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- Age-related macular degeneration
- Charles Bonnet syndrome
The Charles Bonnet syndrome (CBS) is characterised by vivid, complex and recurrent visual hallucinations occurring in psychologically normal people, and it is often associated with vision impairment.1 No effective treatment of CBS has been identified. We investigated whether intravitreal ranibizumab therapy for neovascular age-related macular degeneration (AMD) affects symptoms of CBS.
Over a 3-month period, we asked all patients with neovascular AMD midway in treatment course with ranibizumab (n=220) about CBS symptoms using the following question: ‘Some patients with the same disease as you have report seeing things which they know are unreal. Have you experienced this?’2 A positive answer led to further questioning about the nature of the hallucinations. Patients with obvious signs or medical records of dementia were excluded, as were patients reporting only flashes of light or shadows. We asked retrospectively if treatment had altered their hallucinatory experiences in relation to changes in frequency, length or intensity. Initial and current Snellen visual acuity were recorded. Minimum angle of resolution (logMAR) values were calculated to compensate for the non-linear scale of the Snellen chart.
All participants gave informed consent. Since the data were not normally distributed, differences among all groups were tested using the Kruskal–Wallis test, and differences between two groups using the Mann–Whitney test. A significance level of p<0.05 was employed.
Twenty-two patients were categorised as having CBS.3 The median age of the patients was 79.5 years (64–92 years). The female/male ratio was 73%/27%. One patient received bilateral treatment, and we treated each eye individually. The initial Snellen median visual acuity for all patients on the treated eye was 0.2 (range 0.05–0.63) logMAR −6.5 (range −1.3 to −0.2) and on the untreated eye 0.2 (range 0.1–1) logMAR 0.7 (range −2–0). After treatment, the median visual acuity for all patients on the treated eye was 0.25 (range 0.05–0.95) logMAR −0.6 (range −1.3–0). The median number of treatments with ranibizumab was 6 (range 3–13 months). The median follow-up was 11 months (range 4–33 months). Fourteen patients (64%) reported no difference in hallucinatory experiences following treatment; three (14%) worsening and five improving (23%). In the latter group, three reported a decrease in frequency of symptoms, one a decrease in intensity and one a complete resolution.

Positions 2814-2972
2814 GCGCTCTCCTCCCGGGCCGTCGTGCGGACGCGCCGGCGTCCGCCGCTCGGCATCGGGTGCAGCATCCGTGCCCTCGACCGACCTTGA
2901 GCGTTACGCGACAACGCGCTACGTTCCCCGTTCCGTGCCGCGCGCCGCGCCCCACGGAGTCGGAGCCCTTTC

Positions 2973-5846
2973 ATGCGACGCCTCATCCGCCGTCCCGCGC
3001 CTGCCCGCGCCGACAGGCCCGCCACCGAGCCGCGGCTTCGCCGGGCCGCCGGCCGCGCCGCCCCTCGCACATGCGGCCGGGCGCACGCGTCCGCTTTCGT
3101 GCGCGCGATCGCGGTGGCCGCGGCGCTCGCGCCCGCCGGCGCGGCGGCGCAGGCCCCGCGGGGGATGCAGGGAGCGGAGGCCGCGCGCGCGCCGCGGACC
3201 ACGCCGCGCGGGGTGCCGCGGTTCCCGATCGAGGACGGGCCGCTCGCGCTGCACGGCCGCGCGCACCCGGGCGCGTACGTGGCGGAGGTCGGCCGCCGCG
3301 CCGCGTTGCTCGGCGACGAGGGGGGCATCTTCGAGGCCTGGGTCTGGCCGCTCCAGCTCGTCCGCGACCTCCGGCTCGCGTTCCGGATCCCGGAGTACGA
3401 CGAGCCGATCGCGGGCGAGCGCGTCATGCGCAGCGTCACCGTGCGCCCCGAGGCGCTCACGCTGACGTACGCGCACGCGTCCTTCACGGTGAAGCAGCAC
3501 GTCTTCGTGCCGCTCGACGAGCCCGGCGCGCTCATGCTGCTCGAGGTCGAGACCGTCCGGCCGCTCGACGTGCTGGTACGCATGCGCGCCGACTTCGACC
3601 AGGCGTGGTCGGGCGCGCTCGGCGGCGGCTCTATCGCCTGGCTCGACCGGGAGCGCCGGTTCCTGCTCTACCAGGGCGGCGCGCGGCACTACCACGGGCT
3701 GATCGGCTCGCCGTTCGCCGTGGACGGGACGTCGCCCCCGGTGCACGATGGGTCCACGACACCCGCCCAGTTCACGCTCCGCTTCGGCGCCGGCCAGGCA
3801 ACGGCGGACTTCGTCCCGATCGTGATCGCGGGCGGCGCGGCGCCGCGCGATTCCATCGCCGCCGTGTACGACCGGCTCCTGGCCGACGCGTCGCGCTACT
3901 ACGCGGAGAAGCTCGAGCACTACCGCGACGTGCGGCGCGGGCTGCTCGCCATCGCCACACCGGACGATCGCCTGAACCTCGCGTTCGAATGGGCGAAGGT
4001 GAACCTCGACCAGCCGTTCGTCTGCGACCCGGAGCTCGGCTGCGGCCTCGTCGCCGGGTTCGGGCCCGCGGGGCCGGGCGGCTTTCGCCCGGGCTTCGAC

We found that patients who reported an improvement in CBS symptoms after treatment with ranibizumab also experienced a significant different increase in visual acuity compared with both patients who reported no change in CBS symptoms (Mann–Whitney p=0.027) and patients who reported worsening of CBS symptoms (Mann–Whitney p=0.022) (table 1).
In the group with unchanged symptoms, four patients still had active disease; in the group with worsened symptoms, two had active disease; and in the group with improved symptoms, none had active disease. When excluding patients with active disease from analysis, the patients with improved symptoms of CBS still had a significantly better visual outcome after treatment (p<0.05; Kruskal–Wallis).
As the assessment is retrospective, the possibility that patients experiencing vision improvement may be biased towards a favourable report of their hallucination outcome exists. No differences among the groups in final visual acuity measurements, age, gender, follow-up length, length of time with CBS symptoms and number of treatments were found (data not shown).
Spontaneous improvement has been reported in CBS.4 Our observed improvement of CBS was related to treatment efficacy, making it unlikely that our findings reflect spontaneous recovery.
We suggest that CBS symptoms can improve if visual acuity improves, supporting previous findings where cataract surgery or other methods of increasing vision through visual aids improved CBS symptoms.5 These data support current theories and evidence on the ‘deafferenting theory,’ where hallucinations would be expected to improve with recovery of vision.6
Competing interests None.
Patient consent Obtained.
Provenance and peer review Not commissioned; externally peer reviewed.
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